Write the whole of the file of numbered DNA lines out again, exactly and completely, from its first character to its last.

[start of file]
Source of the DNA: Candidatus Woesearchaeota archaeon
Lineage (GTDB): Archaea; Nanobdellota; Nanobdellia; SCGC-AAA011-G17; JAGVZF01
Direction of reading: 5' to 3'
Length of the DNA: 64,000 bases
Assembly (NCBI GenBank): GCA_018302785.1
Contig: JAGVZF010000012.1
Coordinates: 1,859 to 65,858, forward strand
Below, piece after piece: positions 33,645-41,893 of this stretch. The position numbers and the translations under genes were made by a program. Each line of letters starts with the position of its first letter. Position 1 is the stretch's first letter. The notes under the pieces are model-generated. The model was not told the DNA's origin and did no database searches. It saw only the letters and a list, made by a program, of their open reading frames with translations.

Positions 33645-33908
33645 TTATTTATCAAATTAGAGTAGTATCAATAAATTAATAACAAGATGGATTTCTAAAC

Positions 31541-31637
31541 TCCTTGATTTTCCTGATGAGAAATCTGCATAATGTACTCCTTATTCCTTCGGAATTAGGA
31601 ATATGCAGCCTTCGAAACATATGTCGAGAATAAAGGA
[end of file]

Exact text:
Source of the DNA: Candidatus Woesearchaeota archaeon
Lineage (GTDB): Archaea; Nanobdellota; Nanobdellia; SCGC-AAA011-G17; JAGVZF01
Direction of reading: 5' to 3'
Length of the DNA: 64,000 bases
Assembly (NCBI GenBank): GCA_018302785.1
Contig: JAGVZF010000012.1
Coordinates: 1,859 to 65,858, forward strand
Below, piece after piece: positions 33,645-41,893 of this stretch. The position numbers and the translations under genes were made by a program. Each line of letters starts with the position of its first letter. Position 1 is the stretch's first letter. The notes under the pieces are model-generated. The model was not told the DNA's origin and did no database searches. It saw only the letters and a list, made by a program, of their open reading frames with translations.

Positions 33645-33908
33645 TTATTTATCAAATTAGAGTAGTATCAATAAATTAATAACAAGATGGATTTCTAAAC

Positions 31541-31637
31541 TCCTTGATTTTCCTGATGAGAAATCTGCATAATGTACTCCTTATTCCTTCGGAATTAGGA
31601 ATATGCAGCCTTCGAAACATATGTCGAGAATAAAGGA